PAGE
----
Black Friday sales always attract thousands of shoppers looking to bag the bargains before Christmas.
In the US, the event usually marks the start of the festive shopping period, and the practice was later adopted by us Brits.
But now the period tends to last for more than a day, and it's an excuse for many shops and online marketplaces to slash the prices of much-wanted goods before the cheerful period kicks in.
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Many people are looking for ways to cut back the pennies this year as the cost of living crisis is hitting families hard across the UK.
This is why even more people will be looking to see what bargains they can bag this Black Friday, but people have been warned the sales are not always as good as they seem.
According to Mirror, the deals can often be cheaper nearer to Christmas.
Even though some bargains seem too good to turn down, there's always the chance they can be further reduced later down the line, and Brits have also been warned scammers are doing the rounds.
Shoppers have been told to be cautious of online shopping scams this Black Friday – especially when it comes to buying clothes, shoes and games consoles.
At Lloyds Bank, experts said the risk for online customers is set to jump by a third as the sales event draws closer.
Banks say the biggest risk to costumers involves purchase scams, which sees someone being tricked into sending money directly to someone else’s account via bank transfer.
So far this year this type of scam has already jumped by 14%, and the average victim has lost £500.
Such scams are popular on platforms like Instagram and Facebook Marketplace, as victims are enticed with the promise of reduced or hard-to-find goods.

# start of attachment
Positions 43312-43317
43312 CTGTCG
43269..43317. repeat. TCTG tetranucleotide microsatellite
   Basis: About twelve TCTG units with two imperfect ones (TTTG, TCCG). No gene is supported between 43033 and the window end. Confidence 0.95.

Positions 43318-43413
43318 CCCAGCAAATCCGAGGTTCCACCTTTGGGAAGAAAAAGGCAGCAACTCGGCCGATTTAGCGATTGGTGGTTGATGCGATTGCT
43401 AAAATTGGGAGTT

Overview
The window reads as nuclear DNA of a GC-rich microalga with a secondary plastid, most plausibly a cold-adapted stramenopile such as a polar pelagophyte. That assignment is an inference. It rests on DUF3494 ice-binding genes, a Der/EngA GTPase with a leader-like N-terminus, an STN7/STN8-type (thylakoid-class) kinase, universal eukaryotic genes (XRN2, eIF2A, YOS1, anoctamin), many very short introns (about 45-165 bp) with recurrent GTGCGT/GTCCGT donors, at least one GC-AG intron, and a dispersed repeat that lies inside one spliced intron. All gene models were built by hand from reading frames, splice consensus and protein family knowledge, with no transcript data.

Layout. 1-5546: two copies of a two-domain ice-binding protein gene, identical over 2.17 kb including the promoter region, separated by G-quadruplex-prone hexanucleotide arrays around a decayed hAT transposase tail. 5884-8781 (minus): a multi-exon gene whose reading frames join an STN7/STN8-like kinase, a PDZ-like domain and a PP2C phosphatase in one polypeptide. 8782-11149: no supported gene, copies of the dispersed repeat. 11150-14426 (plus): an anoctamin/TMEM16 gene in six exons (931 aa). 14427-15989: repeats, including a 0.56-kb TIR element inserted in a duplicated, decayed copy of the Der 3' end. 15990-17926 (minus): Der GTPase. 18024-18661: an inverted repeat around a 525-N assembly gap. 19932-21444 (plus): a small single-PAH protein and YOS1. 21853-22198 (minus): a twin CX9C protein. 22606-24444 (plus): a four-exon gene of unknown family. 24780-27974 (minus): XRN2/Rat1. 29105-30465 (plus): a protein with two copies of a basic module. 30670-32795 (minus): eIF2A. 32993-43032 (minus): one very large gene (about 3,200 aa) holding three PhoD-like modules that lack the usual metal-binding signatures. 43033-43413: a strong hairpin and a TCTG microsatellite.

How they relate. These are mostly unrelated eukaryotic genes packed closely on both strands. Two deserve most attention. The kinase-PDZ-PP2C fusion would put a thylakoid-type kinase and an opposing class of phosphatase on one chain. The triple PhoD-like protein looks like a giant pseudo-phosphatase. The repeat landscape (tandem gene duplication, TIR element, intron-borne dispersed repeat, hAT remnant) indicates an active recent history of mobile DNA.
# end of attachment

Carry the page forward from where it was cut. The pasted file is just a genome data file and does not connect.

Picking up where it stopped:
Purchase scams are the most common type of authorised fraud, and people between the ages of 25 and 34 are most likely to fall victim.
According to bank, the rate of these frauds around Black Friday and Cyber Monday usually appear 29% higher than normal.
Research also shows buying different items creates different risks.
People who have fallen victim to scams by buying clothes were up by 646%, and they've been losing £193 on average.
Lloyds told people to be particularly careful when buying jackets and tracksuits.
As well as this, cases involving shoes and trainers rose by 291%, with £148 being the amount of average loss.
It's also been reported Nike is one of the most popular brands used to draw victims in.
Fraud associated with the purchase of gaming consoles has also seen a rise of 172%, with shoppers losing £176 to scammers on average.
Several cases have involved the Nintendo Switch or Sony Playstation 5, as both appear to be in short supply by usual go-to retailers.
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